AxisFlexion-extensionSide bendingRotation


3.3. Discussion

The comparison of data from the parallel-sensor mechanism and motion-capture system demonstrates the validity of the proposed measurement device. The cross-correlation values showed strong positive correlations. The difference in the means of the measurement and reference angles was less than 4.5°, which is less than 8.3% of the ROM of the device. These results show that the parallel-sensor mechanism with strain sensors can measure rotation in three dimensions with reasonable accuracy.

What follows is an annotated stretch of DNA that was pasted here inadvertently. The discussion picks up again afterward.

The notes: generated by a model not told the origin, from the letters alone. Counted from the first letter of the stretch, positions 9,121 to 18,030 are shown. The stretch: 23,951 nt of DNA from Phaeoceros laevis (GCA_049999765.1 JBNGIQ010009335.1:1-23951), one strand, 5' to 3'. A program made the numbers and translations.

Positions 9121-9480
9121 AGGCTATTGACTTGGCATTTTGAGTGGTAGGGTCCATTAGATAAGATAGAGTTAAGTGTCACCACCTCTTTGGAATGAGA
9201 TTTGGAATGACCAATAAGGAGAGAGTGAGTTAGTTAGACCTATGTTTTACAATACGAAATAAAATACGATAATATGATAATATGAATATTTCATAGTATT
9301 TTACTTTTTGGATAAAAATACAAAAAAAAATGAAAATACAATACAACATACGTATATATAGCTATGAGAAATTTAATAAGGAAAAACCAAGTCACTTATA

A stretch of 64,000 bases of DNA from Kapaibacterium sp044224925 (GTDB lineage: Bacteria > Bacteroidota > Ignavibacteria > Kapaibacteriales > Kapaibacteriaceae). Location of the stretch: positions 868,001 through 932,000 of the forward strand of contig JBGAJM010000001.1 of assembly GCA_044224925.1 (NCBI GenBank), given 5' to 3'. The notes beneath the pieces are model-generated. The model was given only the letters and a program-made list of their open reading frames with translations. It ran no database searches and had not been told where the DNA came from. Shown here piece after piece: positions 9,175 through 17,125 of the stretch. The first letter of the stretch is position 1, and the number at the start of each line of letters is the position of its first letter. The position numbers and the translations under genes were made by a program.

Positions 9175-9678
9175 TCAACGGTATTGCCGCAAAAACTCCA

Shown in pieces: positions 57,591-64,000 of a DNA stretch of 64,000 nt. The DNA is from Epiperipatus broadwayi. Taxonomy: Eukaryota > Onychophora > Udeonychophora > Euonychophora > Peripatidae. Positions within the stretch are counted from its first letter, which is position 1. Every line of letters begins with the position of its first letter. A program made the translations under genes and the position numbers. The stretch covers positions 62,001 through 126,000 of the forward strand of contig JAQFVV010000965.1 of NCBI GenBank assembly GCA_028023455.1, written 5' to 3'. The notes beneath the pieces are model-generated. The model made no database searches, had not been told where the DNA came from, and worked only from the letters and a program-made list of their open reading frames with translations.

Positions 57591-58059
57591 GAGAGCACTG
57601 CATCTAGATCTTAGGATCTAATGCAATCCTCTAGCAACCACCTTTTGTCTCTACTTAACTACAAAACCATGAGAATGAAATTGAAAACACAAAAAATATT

In the tests with human subjects, the cross-correlation values also showed strong positive correlations. The ROMs of the side bending and rotation motion were small compared to that of flexion-extension and were less than 35°. The ROM of the flexion-extension was greater than 50°. Although these ROMs are expected for the single motion we tested, the device must measure rotation around all three axes to be effective. The differences in the means of the side bending and rotation measurements were less than 5°. In contrast, measurements of the flexion-extension motion returned errors greater than 10°. Two explanations of these errors seem likely. First, we note that arrangement of the sensors will lead to some error due to geometry. The Stewart platform has circular plates and places links at dispersed positions on those plates; however, the LMMD terminals are attached to sensors linked to a smaller range of positions on the upper and lower bars. In this arrangement, the sensor lengths change less as the upper bar moves than they would in the Stewart platform. The other cause is that the sensors are stretched along the curve of the low back so they do not remain straight as they move. The Jacobian matrix calculation then generates errors in the angle calculations; therefore, the length of the sensor is not accurately recorded as it bends. Improved bars and belts are required to prevent these errors. Sensors could be distributed evenly around the waist, and they could be kept straight. These limitations decrease the latitude of the design of bars and belts. For example, extremely downsizing the device is difficult. The errors yielded by this LMMD are acceptable for practical purposes, though, because the device is more wearable than similar devices that have been proposed. The device could be effective for rough measurements and monitoring of multiaxis lumbar motion such as the transfer of a patient.